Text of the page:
• Sep 12 2011: The Wohler issue is that it was believed that organic molecules could only be produced by other chemical reactions which possessed some sort of magical properties. Wohler went outside this interaction of biomolecules passing off some sort of occult influence on other molecules by bringing together inorganic molecules into inorganic glassware and the necessary synthetic reactions took place anyway.

    But ultimately, it is true that we CANNOT gather up all knowledge about everything, we CANNOT perceive every influence that exists - we must always assume that there might be something we overlooked - and our limited minds CANNOT assemble everything knowable. But given these great and serious limitations, I do reject the claim that we therefore cannot know anything. We can nevertheless approach the truth about the world, life, reality, in a series of ever more accurate approximations. It was once generally thought that the Earth was flat. Through observation, we know it is not. It was thought the Earth was the center of the universe. Through observation we know that it is not. It was once thought that life could only be created by some supernatural power. We are close to demonstrating that it is not. Further off, but still on the horizon, possibilities exist that we may be able to understand the architecture of reality on a deeper and more accurate level. There will be surprises, paradigm shifts, revelations, corrections. What person who loves the life of the mind doesn't look forward to that? But I believe we CAN learn more and more about "Life, the Universe and Everything". Looking forward to it! B -)-
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    Sep 12 2011: See if we create a living thing it will evolve and as we make it ultimately resembles us as most of the time. As they pay way for evolution it starts thinking and again it starts questioning us and their existence again the cycle so its preferred not to..
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      Sep 13 2011: I agree with you. This is really a serious matter. It's like a knife. We can use it to cook and also to kill. But if we are able to do that, we should become ready for it.

      Maybe today's people would want self-replicating and quick evolving weapons of selfish segregation. With today's technology we are already harming current biological life. Now imagine what we could do with the advance of robots and non carbon life.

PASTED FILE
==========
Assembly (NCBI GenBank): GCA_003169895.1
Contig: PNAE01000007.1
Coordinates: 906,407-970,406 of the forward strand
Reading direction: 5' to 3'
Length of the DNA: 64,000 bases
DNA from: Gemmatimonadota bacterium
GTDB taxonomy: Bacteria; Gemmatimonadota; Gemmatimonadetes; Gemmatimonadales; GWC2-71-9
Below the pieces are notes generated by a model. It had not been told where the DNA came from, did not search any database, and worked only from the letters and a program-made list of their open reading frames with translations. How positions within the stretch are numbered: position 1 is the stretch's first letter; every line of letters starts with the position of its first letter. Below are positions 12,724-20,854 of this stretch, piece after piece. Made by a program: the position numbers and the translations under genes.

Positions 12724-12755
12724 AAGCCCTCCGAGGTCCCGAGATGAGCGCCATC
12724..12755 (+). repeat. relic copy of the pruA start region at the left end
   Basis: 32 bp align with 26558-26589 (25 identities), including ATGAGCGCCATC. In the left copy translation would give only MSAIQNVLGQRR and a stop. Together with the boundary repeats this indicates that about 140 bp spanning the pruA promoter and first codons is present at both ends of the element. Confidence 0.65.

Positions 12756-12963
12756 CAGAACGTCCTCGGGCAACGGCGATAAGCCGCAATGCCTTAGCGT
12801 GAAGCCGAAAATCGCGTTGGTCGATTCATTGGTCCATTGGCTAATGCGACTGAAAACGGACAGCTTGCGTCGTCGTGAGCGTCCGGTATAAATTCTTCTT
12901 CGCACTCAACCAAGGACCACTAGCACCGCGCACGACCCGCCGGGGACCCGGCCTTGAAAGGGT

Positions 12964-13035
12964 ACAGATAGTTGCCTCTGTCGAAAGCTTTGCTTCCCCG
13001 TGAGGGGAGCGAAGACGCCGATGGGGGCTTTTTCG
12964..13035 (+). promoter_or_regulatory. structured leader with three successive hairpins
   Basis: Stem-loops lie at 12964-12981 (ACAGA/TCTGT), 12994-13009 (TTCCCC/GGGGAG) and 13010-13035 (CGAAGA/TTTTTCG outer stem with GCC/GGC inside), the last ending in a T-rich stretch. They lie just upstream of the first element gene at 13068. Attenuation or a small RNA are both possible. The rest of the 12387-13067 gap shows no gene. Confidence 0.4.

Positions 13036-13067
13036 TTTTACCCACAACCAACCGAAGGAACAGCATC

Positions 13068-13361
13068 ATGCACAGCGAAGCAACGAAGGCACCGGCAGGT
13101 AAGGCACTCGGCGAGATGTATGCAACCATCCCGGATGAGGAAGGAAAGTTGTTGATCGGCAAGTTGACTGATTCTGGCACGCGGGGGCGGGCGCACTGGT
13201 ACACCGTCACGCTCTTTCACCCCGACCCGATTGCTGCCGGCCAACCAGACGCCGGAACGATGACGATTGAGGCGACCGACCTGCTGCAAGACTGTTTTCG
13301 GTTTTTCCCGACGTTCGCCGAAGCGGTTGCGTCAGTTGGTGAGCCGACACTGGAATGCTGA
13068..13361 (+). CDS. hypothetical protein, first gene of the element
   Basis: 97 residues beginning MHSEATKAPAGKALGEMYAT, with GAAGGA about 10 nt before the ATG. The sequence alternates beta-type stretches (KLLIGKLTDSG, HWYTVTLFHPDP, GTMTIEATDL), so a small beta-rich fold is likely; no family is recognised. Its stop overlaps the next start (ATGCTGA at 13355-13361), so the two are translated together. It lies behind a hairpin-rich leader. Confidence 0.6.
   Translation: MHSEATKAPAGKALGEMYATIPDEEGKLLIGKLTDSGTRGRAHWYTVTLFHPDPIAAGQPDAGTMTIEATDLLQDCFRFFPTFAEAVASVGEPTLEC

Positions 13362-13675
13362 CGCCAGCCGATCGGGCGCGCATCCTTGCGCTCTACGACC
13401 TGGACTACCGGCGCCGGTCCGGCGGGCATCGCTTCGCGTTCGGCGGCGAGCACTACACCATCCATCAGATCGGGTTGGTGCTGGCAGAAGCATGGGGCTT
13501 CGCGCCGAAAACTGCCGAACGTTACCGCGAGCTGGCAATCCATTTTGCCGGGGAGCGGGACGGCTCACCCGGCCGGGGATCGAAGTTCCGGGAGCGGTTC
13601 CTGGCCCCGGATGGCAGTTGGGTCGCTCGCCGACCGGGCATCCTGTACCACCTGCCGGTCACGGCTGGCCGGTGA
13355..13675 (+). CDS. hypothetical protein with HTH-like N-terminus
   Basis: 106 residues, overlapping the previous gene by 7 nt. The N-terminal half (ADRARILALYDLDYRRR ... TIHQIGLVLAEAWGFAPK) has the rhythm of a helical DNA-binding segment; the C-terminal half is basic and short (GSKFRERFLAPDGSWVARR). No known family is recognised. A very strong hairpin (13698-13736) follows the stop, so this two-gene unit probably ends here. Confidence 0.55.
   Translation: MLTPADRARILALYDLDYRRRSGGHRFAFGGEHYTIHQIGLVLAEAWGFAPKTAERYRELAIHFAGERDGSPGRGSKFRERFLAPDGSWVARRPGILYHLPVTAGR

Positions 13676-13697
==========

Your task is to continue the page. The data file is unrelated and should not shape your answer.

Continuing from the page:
So, with the advancement of this technology, I hope we also advance our culture and become ready for it.
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        Sep 14 2011: absolutely we are still unable to solve a lot of crisis and some idiots wants to over populate ourselves I dunno what the hell in in their minds.. You can prove the might of your knowledge by doing something usefull please don't separate ourselves from nature.. what ever we do we still bleed red..
  • Sep 12 2011: However, panspermia is irrelevant to the first origin of organic life. It merely moves the problem of origin of life across the street. If aliens did interfere with our evolution, a la "2001", we still have the problem of the origin of the alien's own evolution. Nothing has been resolved at all. So whether or not aliens of some sort have tinkered with our evolution and culture is only a detail, it isn't a fundamental point.

    If you mean the theological aspect, it would not PROVE that man was not created by some supernatural power, only that the supernatural power wasn't NECESSARY. If you argue that some god or other had to create the first life to start the process, then how did that god or other get started? Actually, this question has already been resolved, when the chemist Wohler synthesized the first organic compounds which were previously considered only the products of living processes.